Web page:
holding that the district court's sua sponte decision to grant summary judgment against the moving party was not prejudicial in part because the court's " sua sponte determination [was] based on issues identical to those raised by the moving party"Summary of this case from Kannady v. City of Kiowa
Nos. 1275, 1276, Dockets 90-9082, 90-9124.
Argued April 5, 1991.
Decided May 15, 1991.
Luigi P. De Maio, De Maio Hughes, New York City, for defendants-appellants Laura Leather Goods, Ltd. and A R Handbags, Inc.
James A. Beha II, Hertzog, Calamari Gleason, New York City, for defendant-appellant AnnTaylor, Inc.
Daniel S. Ebenstein, Amster, Rothstein Ebenstein, New York City (Anthony F. Lo Cicero, Steven M. Levy, Amster, Rothstein Ebenstein, New York City, of counsel), for plaintiff-appellee Coach Leatherware Co., Inc.
Appeal from the United States District Court for the Southern District of New York.
Before KAUFMAN, WINTER and MINER, Circuit Judges.
Copying women's designer handbags appears to be a convenient device for those seeking to ride fashion's often unpredictable waves. Abundant support for this observation is provided on Manhattan's Fifth Avenue where within close proximity of the flagship stores of Louis Vuitton, Gucci and Chanel, street vendors peddle imitations of these familiar designs. More confusing, and thus more troublesome, is the sale of copies by respected retailers. At the heart of this case is just such a circumstance — the sale of imitation Coach Leatherware Company, Inc. ("Coach") handbags by the AnnTaylor, Inc. ("AnnTaylor") chain of retail stores. At issue is the potential for consumer confusion caused by this situation.
In an effort to maintain its market share and its preferred status among customers, Coach instituted this action against appellants AnnTaylor, Laura Leather Goods, Inc. ("Laura") and A R Handbag, Inc. ("A R") for trademark infringement pursuant to section 43(a) of the Lanham Act and for unfair competition under New York State common law. Coach alleged that appellants had produced limitations of its distinctive leather handbags in a manner likely to cause confusion in the marketplace. Following Coach's motion for a preliminary injunction and appellants' cross-motion for summary judgment, Judge Duffy, sua sponte, granted summary judgment in favor of the nonmoving party, Coach. See Coach Leatherware Co. v. AnnTaylor, Inc., 751 F.Supp. 1104 (S.D.N.Y. 1990). In addition, he enjoined appellants from substantially emulating any of Coach's more than fifty handbag designs. We believe, however, the record does not support the grant of summary judgment regarding those unregistered aspects of Coach's products. Accordingly, we affirm in part, reverse in part and remand for further proceedings consistent with our decision.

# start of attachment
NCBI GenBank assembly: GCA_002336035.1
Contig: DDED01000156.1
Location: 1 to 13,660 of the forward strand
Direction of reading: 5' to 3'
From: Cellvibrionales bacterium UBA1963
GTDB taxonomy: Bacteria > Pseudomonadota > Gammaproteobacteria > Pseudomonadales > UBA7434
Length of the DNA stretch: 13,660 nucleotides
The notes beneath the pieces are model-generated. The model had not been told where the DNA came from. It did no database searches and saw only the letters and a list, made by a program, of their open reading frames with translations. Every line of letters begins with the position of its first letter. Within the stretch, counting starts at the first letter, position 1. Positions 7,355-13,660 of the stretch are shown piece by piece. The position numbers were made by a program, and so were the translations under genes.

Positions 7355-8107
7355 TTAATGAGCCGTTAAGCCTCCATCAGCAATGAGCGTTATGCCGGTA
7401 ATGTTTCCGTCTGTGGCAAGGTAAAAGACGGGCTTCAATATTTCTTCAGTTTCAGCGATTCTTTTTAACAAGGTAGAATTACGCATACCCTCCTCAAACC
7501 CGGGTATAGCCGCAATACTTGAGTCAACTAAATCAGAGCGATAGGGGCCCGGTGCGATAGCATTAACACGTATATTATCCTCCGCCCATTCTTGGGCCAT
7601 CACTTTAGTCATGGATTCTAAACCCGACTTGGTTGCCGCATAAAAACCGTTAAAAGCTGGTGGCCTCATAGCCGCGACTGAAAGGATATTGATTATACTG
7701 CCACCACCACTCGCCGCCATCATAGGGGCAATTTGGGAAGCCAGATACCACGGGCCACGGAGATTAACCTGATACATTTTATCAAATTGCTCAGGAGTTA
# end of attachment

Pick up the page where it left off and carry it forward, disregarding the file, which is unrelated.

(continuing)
We need discuss only those facts and prior proceedings relevant to the disposition of this appeal. Some contextual detail, however, is unavoidable because of the complex nature of trademark infringement claims.
Coach, a New York corporation, has been engaged in the design, manufacture, marketing, distribution and sale of high quality, leather fashion products for approximately fifty years. Coach products are sold exclusively under its own label and are marketed in about fifty Coach-owned stores, in clearly designated Coach displays situated in expensive department stores and through Coach mail order catalogues.
AnnTaylor, a prominent retailer of quality women's apparel, is a wholly-owned subsidiary of AnnTaylor Holding, Inc., which in turn is owned by Merrill Lynch Co., Inc. AnnTaylor, like Coach, considers its market to consist of the stereotypical successful career women. Presently, the more than 160 AnnTaylor stores are located primarily in upscale malls, exclusive thoroughfares, and specialty retail centers. Laura, and its affiliate, A R (collectively "Laura"), are also New York corporations engaged in the business of designing, manufacturing and selling handbags.
The instant litigation was initiated after Coach learned that some of its "classic" handbag designs, which have been part of its product line for the past fifteen years, were being copied and sold at AnnTaylor. AnnTaylor and Laura had allegedly replicated for sale three handbag styles made prominent by Coach: the "Dinky Bag" — a small handbag with a narrow profile, a flap that extends to cover the entire face of the bag and a shoulder length strap; the "Duffle Sac" — a large handbag with a circular bottom, tapered sides and a leather strap affixed to its top by solid brass hardware; and the "Convertible Clutch" — a larger version of the Dinky Bag. Though dissimilar in several significant respects, each Coach bag shares several features: all are produced from full-grain cowhide, contain exterior binding at external seams and incorporate brass hardware components. In addition, the inside of each bag contains a Coach registration number and various informational paraphernalia unique to Coach marketing tactics.
Over the years, Coach has attached to all of its handbags distinctive lozenge-shaped leather tags embossed with the name "Coach Leatherware." The tags, suspended from beaded brass chains, have become distinctive and valuable through Coach's promotional efforts and by virtue of its upscale reputation — Coach store managers report that the tags alone are often subject to theft. Though Coach bags are not themselves registered, the Coach tag is registered on the Principal Register of the United States Patent and Trademark Office. Apparently seeking to capitalize on the popularity of the Coach "look", the AnnTaylor handbags, in the Coach style, carry a similar leather tag embossed, however, with AnnTaylor's name and distinctive typeface.